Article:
The Russian military used email phishing to target US election-related services, according to a leaked NSA document by Keith Collins
Russian military intelligence engaged in a spear-phishing attack against an unnamed company in the US, “evidently to obtain information on elections-related software and hardware,” according to a top-secret National Security Agency (NSA) report, which was published on Monday (June 5) by The Intercept. The report says Russian intelligence agency also conducted phishing attacks against several government agencies and attempted to impede requests for absentee voting ballots.
Shortly after The Intercept published the NSA document, the US Department of Justice announced that the FBI had arrested a 25-year-old contractor in Georgia, Reality Leigh Winner, and charged her “with removing classified material from a government facility and mailing it to a news outlet.” The DOJ’s announcement did not mention The Intercept, and officials have not confirmed a connection between the article and the arrest. However, several key details between the article and an affidavit released by the DOJ, such as the date of the document in question, match up.
The report as published by The Intercept details operations that took place in August and October of 2016, just before the US presidential election on Nov. 8. It contradicts recent statements made by Russian president Vladimir Putin, who said last week that while “patriotic” Russian civilians may have engaged in hacking, the Russian government did not. He also suggested in an interview with NBC on Friday that hackers in the US may have framed Russia.
The NSA document explicitly says otherwise, calling out Russia’s General Staff Main Intelligence Directorate (GRU, for the agency’s name in Russian), the country’s military intelligence agency, as the main actor behind the operations.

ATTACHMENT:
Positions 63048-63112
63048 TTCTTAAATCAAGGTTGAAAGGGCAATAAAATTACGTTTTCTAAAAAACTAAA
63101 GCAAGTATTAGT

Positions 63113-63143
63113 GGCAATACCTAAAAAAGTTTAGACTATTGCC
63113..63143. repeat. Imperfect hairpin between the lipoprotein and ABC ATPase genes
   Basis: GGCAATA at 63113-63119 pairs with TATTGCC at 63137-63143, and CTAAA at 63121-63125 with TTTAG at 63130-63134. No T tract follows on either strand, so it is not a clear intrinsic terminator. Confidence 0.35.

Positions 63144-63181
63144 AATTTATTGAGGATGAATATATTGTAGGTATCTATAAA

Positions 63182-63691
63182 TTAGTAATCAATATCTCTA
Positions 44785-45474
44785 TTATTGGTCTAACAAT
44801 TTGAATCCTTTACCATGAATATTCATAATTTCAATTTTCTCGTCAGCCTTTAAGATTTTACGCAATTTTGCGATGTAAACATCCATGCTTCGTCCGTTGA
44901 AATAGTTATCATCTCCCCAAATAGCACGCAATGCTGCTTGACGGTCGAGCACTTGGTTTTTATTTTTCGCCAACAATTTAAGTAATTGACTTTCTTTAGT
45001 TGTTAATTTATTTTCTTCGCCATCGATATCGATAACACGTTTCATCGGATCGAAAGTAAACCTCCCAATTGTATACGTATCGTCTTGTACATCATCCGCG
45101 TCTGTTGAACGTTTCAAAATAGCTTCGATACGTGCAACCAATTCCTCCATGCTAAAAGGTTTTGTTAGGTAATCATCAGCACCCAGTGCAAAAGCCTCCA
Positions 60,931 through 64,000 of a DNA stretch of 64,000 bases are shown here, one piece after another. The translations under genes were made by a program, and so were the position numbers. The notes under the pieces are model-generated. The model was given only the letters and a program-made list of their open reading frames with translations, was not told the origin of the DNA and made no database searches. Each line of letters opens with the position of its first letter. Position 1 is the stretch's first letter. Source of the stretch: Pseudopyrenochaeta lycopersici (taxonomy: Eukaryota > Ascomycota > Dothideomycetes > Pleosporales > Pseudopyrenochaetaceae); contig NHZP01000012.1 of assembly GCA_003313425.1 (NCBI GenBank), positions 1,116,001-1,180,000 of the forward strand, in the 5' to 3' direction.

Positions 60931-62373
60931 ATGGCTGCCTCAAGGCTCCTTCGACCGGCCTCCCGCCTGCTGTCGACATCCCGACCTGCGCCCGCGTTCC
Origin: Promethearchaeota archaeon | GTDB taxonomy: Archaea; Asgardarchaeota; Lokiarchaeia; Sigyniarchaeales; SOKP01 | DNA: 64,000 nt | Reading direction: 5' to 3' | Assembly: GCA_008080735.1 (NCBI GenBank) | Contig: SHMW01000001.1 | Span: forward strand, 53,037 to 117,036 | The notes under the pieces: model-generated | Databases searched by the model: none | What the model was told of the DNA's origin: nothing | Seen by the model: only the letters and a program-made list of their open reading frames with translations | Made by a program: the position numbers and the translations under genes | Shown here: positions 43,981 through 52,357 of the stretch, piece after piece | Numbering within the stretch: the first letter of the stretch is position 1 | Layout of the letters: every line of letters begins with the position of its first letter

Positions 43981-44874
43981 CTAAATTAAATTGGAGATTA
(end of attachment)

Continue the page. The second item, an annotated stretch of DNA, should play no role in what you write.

On August 24, the GRU “executed a spear-phishing campaign from the email address email@example.com,” according to the report, sending fake Google Alert emails to employees of a US company apparently involved in developing election systems. When employees clicked a link in the email, it took them to what appeared to be a legitimate Google login page. If they entered their login credentials there, the hackers captured them.
A comment in the NSA report notes that at least one employee’s account was “likely” compromised.
With the information obtained in that attack, the GRU launched a second phishing campaign against “US local government organizations” in October, according to the report. The hackers created the email account “firstname.lastname@example.org,” which used the name of the elections-services company as its display name. From that account, the hackers sent 122 phishing emails to local government agencies, offering “election-related products and services.”
Those emails contained two Microsoft Word documents as attachments, both of which were “trojanized with a Visual Basic script, which, when opened, would spawn a PowerShell instance and beacon out to malicious infrastructure,” the report states. That is, once an attached Word document was opened by the victim, the malware would execute commands through PowerShell that connected the computer to an IP address within the US. It then downloaded “an unknown payload,” which then installed another piece of software the NSA believes was used to “establish persistent access or survey the victim for items of interest.”
The hackers also appear to have attempted to create email addresses that would intercept requests for absentee ballots by “mimicking a legitimate absentee ballot-related service provider.” In the 2016 election, millions of Americans voted by sending in absentee ballots.